Movie Mom

Movie Mom

Movie Mom™


New in Theaters
  New to DVD

Wish I Was Here
Lowest Recommended Age: Mature High Schooler
MPAA Rating:
Rated R for language and some sexual content
Release Date:
July 18, 2014

 

Heaven is for Real
Lowest Recommended Age: Middle School
MPAA Rating:
Rated PG for thematic material including some medical situations
Release Date:
April 16, 2014

Boyhood
Lowest Recommended Age: Mature High Schooler
MPAA Rating:
Rated R for language including sexual references, and for teen drug and alcohol use
Release Date:
July 18, 2014

 

Sabotage
Lowest Recommended Age: Adult
MPAA Rating:
Rated R For strong bloody violence, pervasive language, some sexuality/nudity and drug use
Release Date:
March 28, 2014

Planes: Fire & Rescue
Lowest Recommended Age: Kindergarten - 3rd Grade
MPAA Rating:
Rated PG for action and some peril
Release Date:
July 18, 2014

 

Transcendence
Lowest Recommended Age: Middle School
MPAA Rating:
Rated PG-13 for sci-fi action and violence, some bloody images, brief strong language and sensuality
Release Date:
April 19, 2014

How Do Movies Show Time Passing?

posted by Nell Minow

Someone once said that movies are “pieces of time.” A few take place in “real time.” Alfred Hitchcock’s experiment, “Rope,” unfolds in just the time it takes us to watch it, all in what appears to be one seamless shot. But others take place over days, weeks, years, even generations.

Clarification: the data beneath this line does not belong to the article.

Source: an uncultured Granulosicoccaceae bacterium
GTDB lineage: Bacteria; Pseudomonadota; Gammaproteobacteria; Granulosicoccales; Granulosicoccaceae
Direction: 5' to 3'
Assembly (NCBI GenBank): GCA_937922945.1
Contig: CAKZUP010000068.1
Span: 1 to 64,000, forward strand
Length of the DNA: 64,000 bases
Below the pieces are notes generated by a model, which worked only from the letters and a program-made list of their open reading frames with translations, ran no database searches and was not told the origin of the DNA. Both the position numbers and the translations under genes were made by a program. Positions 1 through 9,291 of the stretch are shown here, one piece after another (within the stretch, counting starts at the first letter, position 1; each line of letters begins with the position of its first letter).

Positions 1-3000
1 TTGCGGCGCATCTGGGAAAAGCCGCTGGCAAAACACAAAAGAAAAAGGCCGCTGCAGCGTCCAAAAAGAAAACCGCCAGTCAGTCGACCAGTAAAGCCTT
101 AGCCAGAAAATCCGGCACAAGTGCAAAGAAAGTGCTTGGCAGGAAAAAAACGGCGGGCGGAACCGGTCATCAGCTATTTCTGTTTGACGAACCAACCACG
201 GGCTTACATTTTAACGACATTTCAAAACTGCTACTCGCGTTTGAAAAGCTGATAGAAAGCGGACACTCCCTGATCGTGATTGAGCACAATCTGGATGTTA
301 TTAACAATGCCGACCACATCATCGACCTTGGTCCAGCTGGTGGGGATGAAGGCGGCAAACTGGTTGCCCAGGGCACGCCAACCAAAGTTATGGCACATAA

Slavko Vorkapich was the Hollywood pioneer who established the cinematic language of the passage of time. Whenever you see calendar pages falling or clock hands turning, that is his influence.

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I was honored to be included in Criticwire’s survey asking film critics about their favorite depictions of the passage of time in movies. Watch a year pass in “Notting Hill.”

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I wrote about the clever way they showed each school term passing in Bing Crosby’s 1960 film “High Times,” directed by Black Edwards, in 101 Must-See Movie Moments.

And watch many years go by and a marriage disintegrate in “Citizen Kane.”

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Boring TV Makes You Fat

posted by Nell Minow

A new study finds that boring television leads to mindless snacking and that leads to putting on pounds.

So, watch programs that excite and engage you. Or, if the show is boring, turn off the television.

Switched at Birth and the End of Life

posted by Nell Minow

I’m a big fan of ABC Family’s Switched at Birth and have appreciated its complicated characters, honest and heartfelt relationships, and compelling storylines, as well as its unprecedented, in-depth portrayal of the deaf community. Last week’s episode may have been the all-time best (SPOILER ALERT) as it dealt frankly with the shocking death of one of the main characters, Angelo Sorrento, played by Gilles Marini.

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The show has a wide range of personalities, so there were many different reactions to Angelo’s crash, his operation, and the decisions to be made after the doctor told the family that there was no hope and advised taking him off the respirator. It included a scene that almost never appears on network television or in movies — a candid discussion of prayer in times of the direst need, what it means and how it helps. There were conversations, some very heated, about life support and Angelo’s wishes. There were anguished memories of angry confrontations and refusals of support. There was the decision about who should be the one to call Angelo’s mother. There was enormous compassion and support and also hurt and recrimination. It was a gripping and exceptionally astutely observed hour of television. Here’s where we pick it up tonight.